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Urban Scorch Compilation

Urban Scorch Compilation - (various artists)

(various artists)
Some - 1982

Michael Panontin
Urban Scorch is an obscure but invaluable document of early-eighties post-punk in Toronto. The cassette-only compilation features four bands, each contributing some 15 minutes of music - it's a C-60 if you do the math - from the nether reaches of that city's nascent scene.

Post-punk may have been big business across the pond in 1982, with the Gang of Four, Cabaret Voltaire and PiL each commanding sizeable followings, but in Toronto it was small potatoes by comparison, especially given the enthusiasm with which bands like the Diodes, Teenage Head and the Viletones were greeted several years earlier. Two of the bands that did manage to earn any sort of recognition at the time, the Government and Kinetic Ideals, are curiously left off this tape in favour of the scene's more experimental element. But what Urban Scorch reveals is just how much the Toronto scene had already morphed into divergent camps: alternating gritty and trippy post-punk (Fifth Column), industrial-strength cacophony and electronics (March of Values and the Party's Over, respectively) and no wave (the Diner's Club).

The Diner's Club tracks, recorded live somewhere, are grating and challenging, but probably best left on a personal home-recorded tape, while the equally messy March of Values dish out a warm cacophony of sound, tossing synths, guitars, violin and sax into their mix. The Scott Kerr-led Party's Over, on the other hand, were clearly working within the Cabs orbit, especially circa their enthralling Voice of America period, and the results are equally riveting electronics.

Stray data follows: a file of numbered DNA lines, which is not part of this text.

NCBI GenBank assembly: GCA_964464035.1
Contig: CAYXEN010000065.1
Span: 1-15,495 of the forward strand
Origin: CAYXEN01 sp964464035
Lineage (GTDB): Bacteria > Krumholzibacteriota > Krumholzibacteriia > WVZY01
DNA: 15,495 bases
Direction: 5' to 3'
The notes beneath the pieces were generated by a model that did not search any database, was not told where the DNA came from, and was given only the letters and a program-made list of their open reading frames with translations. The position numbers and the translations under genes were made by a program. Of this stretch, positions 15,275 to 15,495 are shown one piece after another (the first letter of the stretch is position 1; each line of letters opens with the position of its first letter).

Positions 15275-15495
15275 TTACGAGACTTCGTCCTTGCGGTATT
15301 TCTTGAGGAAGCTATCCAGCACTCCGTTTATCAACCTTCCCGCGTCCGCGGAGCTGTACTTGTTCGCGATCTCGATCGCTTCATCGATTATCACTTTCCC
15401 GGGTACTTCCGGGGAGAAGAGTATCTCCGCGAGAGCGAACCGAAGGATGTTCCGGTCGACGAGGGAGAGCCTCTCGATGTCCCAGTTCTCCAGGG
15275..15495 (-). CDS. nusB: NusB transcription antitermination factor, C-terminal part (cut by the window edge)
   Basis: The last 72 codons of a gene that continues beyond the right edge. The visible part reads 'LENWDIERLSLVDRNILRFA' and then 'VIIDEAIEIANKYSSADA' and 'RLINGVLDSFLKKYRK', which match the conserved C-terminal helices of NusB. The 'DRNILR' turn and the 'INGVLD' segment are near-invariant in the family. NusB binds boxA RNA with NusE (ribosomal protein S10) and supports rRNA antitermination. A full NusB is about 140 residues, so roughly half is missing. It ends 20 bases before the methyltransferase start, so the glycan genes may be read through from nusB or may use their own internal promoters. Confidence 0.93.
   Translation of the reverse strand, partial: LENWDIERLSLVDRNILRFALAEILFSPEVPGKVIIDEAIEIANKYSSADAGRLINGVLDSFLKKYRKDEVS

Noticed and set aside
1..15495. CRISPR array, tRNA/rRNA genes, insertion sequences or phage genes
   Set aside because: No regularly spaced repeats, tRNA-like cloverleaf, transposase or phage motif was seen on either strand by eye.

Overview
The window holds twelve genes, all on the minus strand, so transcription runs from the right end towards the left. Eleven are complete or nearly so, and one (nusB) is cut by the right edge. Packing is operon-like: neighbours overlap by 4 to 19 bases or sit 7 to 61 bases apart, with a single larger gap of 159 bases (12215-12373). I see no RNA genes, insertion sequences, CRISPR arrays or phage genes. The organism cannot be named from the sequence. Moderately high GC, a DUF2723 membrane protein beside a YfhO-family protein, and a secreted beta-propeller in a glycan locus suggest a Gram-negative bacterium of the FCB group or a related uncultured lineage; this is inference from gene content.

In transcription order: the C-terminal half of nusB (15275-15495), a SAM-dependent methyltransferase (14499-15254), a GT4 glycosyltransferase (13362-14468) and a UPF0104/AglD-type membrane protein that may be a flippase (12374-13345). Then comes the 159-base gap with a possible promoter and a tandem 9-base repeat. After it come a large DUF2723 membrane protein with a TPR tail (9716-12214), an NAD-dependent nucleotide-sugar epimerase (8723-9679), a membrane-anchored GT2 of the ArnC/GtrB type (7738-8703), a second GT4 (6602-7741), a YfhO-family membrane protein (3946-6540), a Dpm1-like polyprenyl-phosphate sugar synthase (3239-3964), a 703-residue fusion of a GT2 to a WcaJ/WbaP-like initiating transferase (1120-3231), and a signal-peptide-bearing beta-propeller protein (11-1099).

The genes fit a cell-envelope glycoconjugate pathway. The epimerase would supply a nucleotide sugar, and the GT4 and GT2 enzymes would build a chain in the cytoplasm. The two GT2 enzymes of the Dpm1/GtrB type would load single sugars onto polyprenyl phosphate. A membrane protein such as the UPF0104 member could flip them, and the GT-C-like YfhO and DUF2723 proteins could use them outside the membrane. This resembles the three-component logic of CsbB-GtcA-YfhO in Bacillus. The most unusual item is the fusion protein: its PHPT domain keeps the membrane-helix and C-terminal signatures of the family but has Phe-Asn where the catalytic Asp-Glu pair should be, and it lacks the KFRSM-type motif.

Fifth Column are the only band here that actually achieved a modicum of fame, recording their feminist punk right into the nineties. Clearly the most polished act on the tape, Fifth Column intrigue not only for their music (a very early version of 'Boy/Girl' is almost eerie psychedelia) but also for the mysterious inclusion of a quote in the liner notes ("Fifth columnists inside the Hilton blinked their lights in a show of solidarity when our delegates spoke from across Michigan Avenue..."). Is this perhaps a reference to the 1968 Democratic National Convention in Chicago, or possibly even to Detroit deejay Electifyin' Mojo, who back then used to ask his listeners to flash their headlights in a show of solidarity to funk and who later coined the term "techno"? Could it be...?

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